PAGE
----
Needless to say, it can be pretty easy to forget the small things with simple fixes. Because let’s face it, it’s way more fun to get into an endless argument with your friends on whether or not Obama is going to do anything about the federal deficit, which usually just devolves into primal trash talk over a heated game of Call of Duty. It is especially more fun to talk about a simple solution to, say, an issue of lead poisoning of bald eagles that can be traced to lead bullets used in everybody’s favorite holiday and the ultimate embodiment of our second amendment rights, deer hunting season.
Going back to the topic of polarity in today’s social norms, this issue of eagle lead poisoning would normally not be a divisive political issue. Because there is a clear and defined problem, which has a traceable source as well as a few economic alternatives (such as copper, bismuth, or steel) but because science is apparently always debatable, it becomes the pure issue of turning a problem with a quick fix into political issue of defending the common man’s second amendment right to shoot stuff with whatever they damn well please.
Of course I am not intentionally trying to demonize any hunters, because for the most part sportsmen are in favor of preserving game for future generations. In fact surprisingly few people even know about the problem that plagues our national bird (along with a few other species).
However now that the general community has accepted the information, it is time to act. Now, even when that can be seen as a hopelessly optimistic and idealistic way to look at it; even when a few hunters use their ability to vote with their almighty dollar, it will be possible to put a dent in the number of horrific deaths of some very majestic creatures (Google it, I dare you, but as a heads up it’s pretty awful).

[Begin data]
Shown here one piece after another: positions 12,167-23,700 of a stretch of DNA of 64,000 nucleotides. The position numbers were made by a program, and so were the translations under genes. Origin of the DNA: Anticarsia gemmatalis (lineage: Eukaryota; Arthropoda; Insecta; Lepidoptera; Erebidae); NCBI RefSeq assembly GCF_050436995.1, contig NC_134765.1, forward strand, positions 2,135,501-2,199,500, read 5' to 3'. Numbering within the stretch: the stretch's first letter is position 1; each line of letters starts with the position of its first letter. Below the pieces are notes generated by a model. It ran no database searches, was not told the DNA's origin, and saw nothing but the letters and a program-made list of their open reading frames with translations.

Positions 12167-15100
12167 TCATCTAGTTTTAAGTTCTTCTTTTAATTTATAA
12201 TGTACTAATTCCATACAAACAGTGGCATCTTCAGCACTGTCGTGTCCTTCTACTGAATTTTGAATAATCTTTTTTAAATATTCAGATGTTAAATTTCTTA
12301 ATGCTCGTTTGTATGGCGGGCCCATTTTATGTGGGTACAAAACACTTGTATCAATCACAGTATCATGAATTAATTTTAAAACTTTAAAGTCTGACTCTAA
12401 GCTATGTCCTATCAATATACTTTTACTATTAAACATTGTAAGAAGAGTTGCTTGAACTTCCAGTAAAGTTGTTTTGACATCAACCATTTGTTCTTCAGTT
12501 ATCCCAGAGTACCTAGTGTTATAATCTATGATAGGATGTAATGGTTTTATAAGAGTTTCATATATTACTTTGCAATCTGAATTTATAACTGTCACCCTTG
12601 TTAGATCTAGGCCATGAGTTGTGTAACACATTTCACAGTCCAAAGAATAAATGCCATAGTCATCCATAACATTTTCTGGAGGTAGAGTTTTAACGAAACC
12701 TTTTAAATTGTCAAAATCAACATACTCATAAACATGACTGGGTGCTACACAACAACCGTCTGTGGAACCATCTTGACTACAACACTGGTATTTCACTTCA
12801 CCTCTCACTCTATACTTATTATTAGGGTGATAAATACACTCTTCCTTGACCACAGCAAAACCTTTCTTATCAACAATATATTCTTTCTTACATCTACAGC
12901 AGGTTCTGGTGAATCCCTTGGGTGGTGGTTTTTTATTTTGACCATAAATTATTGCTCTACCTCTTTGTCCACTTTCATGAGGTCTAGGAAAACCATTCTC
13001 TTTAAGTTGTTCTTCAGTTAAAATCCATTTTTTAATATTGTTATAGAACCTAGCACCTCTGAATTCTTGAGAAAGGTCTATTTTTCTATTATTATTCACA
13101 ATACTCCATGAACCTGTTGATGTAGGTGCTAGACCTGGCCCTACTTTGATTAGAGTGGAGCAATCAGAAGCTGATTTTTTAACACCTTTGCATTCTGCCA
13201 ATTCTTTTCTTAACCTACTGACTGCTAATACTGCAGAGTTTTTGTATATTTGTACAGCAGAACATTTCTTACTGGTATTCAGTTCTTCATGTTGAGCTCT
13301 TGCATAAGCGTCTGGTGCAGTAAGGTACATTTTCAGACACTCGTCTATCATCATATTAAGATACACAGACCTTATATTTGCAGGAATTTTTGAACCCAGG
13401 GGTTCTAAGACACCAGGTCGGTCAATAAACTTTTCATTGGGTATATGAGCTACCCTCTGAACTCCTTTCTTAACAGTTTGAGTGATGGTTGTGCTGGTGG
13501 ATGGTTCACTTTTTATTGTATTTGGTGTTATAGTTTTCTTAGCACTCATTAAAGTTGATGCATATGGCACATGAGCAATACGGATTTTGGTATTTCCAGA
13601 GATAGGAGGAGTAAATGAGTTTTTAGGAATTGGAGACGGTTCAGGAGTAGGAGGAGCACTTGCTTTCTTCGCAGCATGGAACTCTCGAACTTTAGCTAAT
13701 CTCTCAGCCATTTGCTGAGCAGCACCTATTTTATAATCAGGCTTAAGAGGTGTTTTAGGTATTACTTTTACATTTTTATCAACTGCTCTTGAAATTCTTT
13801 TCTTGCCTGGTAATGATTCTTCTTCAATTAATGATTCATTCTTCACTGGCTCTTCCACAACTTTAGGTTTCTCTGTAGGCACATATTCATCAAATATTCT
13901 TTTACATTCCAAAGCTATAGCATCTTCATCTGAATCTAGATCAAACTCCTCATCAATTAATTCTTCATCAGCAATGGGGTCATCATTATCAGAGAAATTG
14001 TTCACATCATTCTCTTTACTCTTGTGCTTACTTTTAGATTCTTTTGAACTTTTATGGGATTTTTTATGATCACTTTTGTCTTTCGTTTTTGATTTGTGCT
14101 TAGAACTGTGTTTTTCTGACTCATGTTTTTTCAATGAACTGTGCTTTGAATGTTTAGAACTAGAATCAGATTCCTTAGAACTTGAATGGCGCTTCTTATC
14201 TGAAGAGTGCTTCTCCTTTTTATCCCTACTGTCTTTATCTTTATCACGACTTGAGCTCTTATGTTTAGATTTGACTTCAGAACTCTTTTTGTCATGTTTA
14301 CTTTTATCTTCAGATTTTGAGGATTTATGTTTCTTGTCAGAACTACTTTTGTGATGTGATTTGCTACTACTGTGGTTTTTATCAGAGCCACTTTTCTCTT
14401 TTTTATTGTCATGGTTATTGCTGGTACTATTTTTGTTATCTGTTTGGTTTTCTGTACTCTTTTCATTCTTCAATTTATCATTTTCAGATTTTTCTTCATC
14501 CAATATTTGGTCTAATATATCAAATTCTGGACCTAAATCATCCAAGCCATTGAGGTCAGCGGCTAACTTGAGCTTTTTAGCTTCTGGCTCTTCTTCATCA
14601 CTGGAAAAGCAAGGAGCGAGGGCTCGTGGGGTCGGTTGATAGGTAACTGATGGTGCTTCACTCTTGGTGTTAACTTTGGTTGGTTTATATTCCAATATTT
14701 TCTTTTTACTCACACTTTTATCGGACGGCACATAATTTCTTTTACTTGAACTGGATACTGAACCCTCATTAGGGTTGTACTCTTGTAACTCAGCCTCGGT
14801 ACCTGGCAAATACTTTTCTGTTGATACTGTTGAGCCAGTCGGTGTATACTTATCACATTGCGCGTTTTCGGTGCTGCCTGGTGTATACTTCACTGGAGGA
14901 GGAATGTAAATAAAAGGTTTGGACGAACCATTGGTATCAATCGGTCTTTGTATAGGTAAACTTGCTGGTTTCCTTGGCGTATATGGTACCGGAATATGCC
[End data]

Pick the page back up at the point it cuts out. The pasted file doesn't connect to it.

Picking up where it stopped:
The next issue is recognizing that this does not have to be a polarizing political issue. In California, for example, they have already taken steps to illegalize the use of lead bullets, and are offering incentives for hunters to use other materials for their rounds to protect the Condor.
California, the state that elected the Terminator to the governor’s office, beat us to protecting wildlife from a very fixable problem when we ourselves advertise our state as one that is closely connected to its environment.
Aside from the fact that our state economy is rich in diversity and relies on many different facets of our environment, our state (as well as everywhere else) is entirely dependent on the health of it’s environment as a whole. Now saving the bald eagle is not going to solve all of our problems, but it’s an opportunity to show that our environment is something that we care about, and desperately need to protect.
Let me stress as much as I possibly can that I am not trying to insult or degrade any part of California I happen to love the state in fact, but what I am saying is that we are lagging behind on a simple issue that we could otherwise be spearheading, especially because of the fact that our Minnesotan culture basically revolves around our relationship to the land we live on. Let our never-ending onslaught of demonic snow and winds testify to that.
What it really comes down to in the end is human choice. I don’t pretend to know everything about the mind or behavior of a hunter, because I do not identify as one. I just hope that in the end we can all agree that our national bird is one worth saving, and that we all have a part in this solution.